Gran Torino – Respect

Gran Torino is a 2008 American drama film directed and produced by Clint Eastwood, who also is the main character of this movie. The movie itself is about a racist war veteran living in a conflicted neighbourhood filled with cultural diversity. This multiculturalism is met with a lot of resistance, stereotyping and prejudice by the main character, Walter Kowalski. Through this story, Walter gradually develops compassion for his neighbours, a Hmong family.

At the beginning of the movie, the whole family is reunited for the funeral of Walter’s wife. This is where we get to meet the family of one of Walter’s sons, a disrespectful and ungrateful family. The relationship between Walter and his family is usually tense, and they do not talk together very often, and when they do, there is always someone who ends up annoyed or provoked.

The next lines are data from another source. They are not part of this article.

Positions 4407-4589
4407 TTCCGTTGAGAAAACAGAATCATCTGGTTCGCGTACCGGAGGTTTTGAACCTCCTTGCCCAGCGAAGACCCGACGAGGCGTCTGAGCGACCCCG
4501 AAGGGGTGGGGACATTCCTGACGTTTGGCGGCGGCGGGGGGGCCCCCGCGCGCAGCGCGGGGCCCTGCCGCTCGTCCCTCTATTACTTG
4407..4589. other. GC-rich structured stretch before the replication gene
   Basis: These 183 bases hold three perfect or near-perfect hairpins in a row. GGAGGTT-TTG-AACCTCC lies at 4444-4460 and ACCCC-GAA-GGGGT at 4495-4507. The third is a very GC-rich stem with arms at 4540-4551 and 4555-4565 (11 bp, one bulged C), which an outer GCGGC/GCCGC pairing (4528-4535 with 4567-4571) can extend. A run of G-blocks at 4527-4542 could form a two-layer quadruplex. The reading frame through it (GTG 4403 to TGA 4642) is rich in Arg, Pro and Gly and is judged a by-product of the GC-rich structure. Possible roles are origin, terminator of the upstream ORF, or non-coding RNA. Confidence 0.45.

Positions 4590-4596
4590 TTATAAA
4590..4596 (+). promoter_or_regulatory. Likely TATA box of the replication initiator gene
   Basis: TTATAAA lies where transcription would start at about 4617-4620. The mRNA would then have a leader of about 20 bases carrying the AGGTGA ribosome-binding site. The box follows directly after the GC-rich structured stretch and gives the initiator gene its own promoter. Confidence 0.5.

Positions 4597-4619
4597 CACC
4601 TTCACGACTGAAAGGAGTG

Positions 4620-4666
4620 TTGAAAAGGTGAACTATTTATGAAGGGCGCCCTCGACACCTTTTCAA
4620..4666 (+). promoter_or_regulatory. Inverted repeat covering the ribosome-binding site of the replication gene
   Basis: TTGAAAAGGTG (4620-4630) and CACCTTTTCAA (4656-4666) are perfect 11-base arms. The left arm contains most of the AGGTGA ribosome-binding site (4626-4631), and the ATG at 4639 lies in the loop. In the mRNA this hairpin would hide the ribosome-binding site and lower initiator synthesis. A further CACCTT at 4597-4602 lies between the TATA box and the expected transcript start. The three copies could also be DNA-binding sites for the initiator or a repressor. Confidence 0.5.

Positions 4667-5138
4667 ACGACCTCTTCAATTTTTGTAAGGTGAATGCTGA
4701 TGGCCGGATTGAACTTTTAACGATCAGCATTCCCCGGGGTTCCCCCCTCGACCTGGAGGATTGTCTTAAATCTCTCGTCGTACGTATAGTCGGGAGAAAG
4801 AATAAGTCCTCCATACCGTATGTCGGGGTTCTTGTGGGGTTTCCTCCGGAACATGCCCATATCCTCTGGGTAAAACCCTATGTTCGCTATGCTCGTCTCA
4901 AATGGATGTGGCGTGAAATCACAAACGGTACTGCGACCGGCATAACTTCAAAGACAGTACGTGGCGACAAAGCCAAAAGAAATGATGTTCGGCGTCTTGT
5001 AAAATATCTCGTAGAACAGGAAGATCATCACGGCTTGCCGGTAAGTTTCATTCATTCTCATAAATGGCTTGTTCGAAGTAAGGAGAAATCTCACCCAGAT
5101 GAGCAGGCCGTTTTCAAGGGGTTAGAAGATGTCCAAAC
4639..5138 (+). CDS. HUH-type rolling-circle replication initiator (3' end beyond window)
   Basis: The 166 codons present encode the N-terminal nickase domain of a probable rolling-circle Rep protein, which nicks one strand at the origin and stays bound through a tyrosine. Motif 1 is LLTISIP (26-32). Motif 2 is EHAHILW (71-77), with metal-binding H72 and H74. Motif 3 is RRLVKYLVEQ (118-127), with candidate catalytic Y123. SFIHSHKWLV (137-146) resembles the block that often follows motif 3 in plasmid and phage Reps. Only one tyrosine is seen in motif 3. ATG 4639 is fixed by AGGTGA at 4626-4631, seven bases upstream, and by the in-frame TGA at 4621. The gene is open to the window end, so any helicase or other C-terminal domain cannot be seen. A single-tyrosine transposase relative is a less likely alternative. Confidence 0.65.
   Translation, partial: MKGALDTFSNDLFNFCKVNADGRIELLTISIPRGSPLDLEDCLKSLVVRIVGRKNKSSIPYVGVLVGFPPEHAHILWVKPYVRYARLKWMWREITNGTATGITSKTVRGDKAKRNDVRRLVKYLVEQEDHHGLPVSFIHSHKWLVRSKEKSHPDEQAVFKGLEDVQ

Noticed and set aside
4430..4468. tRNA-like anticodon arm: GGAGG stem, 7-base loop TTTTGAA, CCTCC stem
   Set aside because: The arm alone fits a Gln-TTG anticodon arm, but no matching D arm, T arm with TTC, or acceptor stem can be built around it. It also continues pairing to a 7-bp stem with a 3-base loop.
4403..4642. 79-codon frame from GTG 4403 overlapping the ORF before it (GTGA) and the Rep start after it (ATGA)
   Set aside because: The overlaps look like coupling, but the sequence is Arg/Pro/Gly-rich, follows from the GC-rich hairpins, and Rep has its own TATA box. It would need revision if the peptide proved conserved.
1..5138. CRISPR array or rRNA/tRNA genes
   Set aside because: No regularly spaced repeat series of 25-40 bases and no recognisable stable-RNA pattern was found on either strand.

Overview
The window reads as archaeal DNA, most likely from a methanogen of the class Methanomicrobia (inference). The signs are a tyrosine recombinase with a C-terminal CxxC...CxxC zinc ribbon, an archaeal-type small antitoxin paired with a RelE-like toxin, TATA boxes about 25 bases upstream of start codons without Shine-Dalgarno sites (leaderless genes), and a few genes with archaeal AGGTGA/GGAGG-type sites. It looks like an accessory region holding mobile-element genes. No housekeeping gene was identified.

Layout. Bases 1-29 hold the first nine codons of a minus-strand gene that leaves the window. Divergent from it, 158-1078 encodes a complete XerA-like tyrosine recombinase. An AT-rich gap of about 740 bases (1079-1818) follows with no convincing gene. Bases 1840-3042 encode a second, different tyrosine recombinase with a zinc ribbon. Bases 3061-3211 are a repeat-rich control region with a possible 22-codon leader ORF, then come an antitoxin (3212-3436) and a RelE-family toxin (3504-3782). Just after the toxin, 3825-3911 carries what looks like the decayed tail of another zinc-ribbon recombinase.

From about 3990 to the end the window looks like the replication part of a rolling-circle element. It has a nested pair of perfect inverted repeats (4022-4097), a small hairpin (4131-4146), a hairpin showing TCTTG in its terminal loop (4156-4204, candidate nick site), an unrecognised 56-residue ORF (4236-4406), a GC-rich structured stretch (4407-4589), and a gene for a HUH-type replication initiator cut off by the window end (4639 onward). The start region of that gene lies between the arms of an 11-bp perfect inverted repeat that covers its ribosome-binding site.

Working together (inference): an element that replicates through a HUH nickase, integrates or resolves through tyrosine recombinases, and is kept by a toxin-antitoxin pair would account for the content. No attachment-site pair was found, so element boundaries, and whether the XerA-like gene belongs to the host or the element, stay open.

In the first scene, Walter is standing beside the coffin of his wife, and his granddaughter comes up to him dressed in an inappropriate outfit, where we all can see her stomach. Then when she went back to her seat she just sits down and stares at her phone. Then her brother came up to the coffin and said inappropriate things, which was something about testicles. What he said made all the other children laugh, and their parents did not even care. This brings up disappointment and anger against his own family, and he ends up wanting to be left alone. He just does not want to be with disrespectful people like them.

The lack of respect from┬áhis family and the youth around him is annoying and frustrating him, and you can easily┬ásee that respect is quite important for him. One example is the scene where an old lady’s grocery bag rips open and all her groceries ends up on the ground. As this happens, there are three teenagers walking by, but they choose to just laugh and make fun of her instead of helping her. This whole scene is only aggravating Walter’s anger and annoyment. He demands respect, especially respect from the youth towards the elder. Walter is pretty old-fashioned, and respect for him is, for example, to help someone in need, or to be called by his first name by family and friends, and by his last name by strangers and those who are not his friends.